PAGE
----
The bronze Altar, on the other hand, stood high and visible in the outer courtyard. To approach, one must make their way up the ramp to give their offering. Standing at 10 cubits high, the entire nation would be able to see what was going on. It was here on this Altar that the people of Israel were atoned for. It was here that teshuvah, repentance, took place. When we make teshuvah and repent from our sins and our wrongdoings it needs to be seen by others. Our hearts have to change not just internally, but outwardly as well. If there is no one to see the change, can we be certain the change even took place?

Let’s examine Sforno’s citation of Exodus 29:43 in context:

“There I will meet with the people of Israel, and it shall be sanctified by my glory. I will consecrate the tent of meeting and the altar. Aaron also and his sons I will consecrate to serve me as priests. I will dwell among the people of Israel and will be their God. And they shall know that I am the LORD their God, who brought them out of the land of Egypt that I might dwell among them. I am the LORD their God.”

Exodus 29:43-46 ESV

It’s at this outer Altar, known as the Mizbe’ach, where we offer up our sacrifices to the King. It is often described as our interaction with others, our visible efforts, and our first step to drawing near to Elohim. If we are not willing to lay our sins on the Altar, so to speak, how are we able to take the next step in our relationship with Him? Its not until we’ve accepted the opportunity for atonement, repented and drawn near to Elohim through Yeshua’s sacrifice that His glory can sanctify us.

But what about today? In the diaspora, teshuvah turns us back to Elohim and our prayers have taken the place of the incense that would have been offered up continually before Him. Our prayers, similar to the Inner Altar, are not a place that everyone has the privilege to witness. This quiet time is where we can serve Him with our hearts and our less visible attributes. It’s here where the oil of Torah fills our cups and where we trim out wicks. It is here where we marvel at His depth and love before we return, once again, to the outer court and interact with others. It is here that we reap the reward and the blessing of the construction of the entire Mishkan. Our teshuvah allows for our prayers to reach His ears, thus bringing more light to Sfornos statement that “the Incense Altar was necessitated by the successful completion of the entire complex, it is mentioned at the very end.” The heart of our sacrifice precedes and guides a heart of the prayer.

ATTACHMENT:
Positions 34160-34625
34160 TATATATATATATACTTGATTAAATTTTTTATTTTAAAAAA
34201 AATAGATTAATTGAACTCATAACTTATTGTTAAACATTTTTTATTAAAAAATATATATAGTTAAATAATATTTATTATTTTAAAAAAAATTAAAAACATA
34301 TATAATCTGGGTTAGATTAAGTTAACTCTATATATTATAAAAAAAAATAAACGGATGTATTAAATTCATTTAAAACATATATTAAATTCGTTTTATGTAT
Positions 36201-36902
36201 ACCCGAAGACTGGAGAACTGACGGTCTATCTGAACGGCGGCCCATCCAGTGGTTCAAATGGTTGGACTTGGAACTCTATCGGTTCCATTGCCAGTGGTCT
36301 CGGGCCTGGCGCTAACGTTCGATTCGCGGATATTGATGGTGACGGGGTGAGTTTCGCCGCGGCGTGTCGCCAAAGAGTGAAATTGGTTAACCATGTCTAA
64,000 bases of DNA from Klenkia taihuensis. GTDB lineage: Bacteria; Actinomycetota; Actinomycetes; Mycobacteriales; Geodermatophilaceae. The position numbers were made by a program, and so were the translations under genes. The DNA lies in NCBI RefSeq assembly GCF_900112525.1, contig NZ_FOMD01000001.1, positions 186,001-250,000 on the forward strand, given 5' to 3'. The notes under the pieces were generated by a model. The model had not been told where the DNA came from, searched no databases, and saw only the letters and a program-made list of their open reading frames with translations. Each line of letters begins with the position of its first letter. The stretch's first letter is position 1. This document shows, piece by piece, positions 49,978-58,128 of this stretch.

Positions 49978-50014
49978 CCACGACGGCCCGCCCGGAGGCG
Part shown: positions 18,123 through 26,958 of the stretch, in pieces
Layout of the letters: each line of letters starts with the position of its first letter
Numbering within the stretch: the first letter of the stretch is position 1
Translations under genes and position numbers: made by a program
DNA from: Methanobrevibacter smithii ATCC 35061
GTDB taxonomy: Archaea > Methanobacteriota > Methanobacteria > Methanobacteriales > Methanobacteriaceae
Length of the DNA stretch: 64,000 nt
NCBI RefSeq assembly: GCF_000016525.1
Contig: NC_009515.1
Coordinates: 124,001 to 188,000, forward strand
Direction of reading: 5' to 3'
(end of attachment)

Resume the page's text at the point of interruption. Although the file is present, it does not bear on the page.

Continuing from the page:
“Beware of practicing your righteousness before other people in order to be seen by them, for then you will have no reward from your Father who is in heaven. “Thus, when you give to the needy, sound no trumpet before you, as the hypocrites do in the synagogues and in the streets, that they may be praised by others. Truly, I say to you, they have received their reward. But when you give to the needy, do not let your left hand know what your right hand is doing, so that your giving may be in secret. And your Father who sees in secret will reward you.”

Matthew 6:1-4 ESV

Cherish the private moments with Him and treasure the quiet blessings that come with it. These are for you. Whether you choose to pull back the curtain or not, is up to you.

Print Friendly, PDF & Email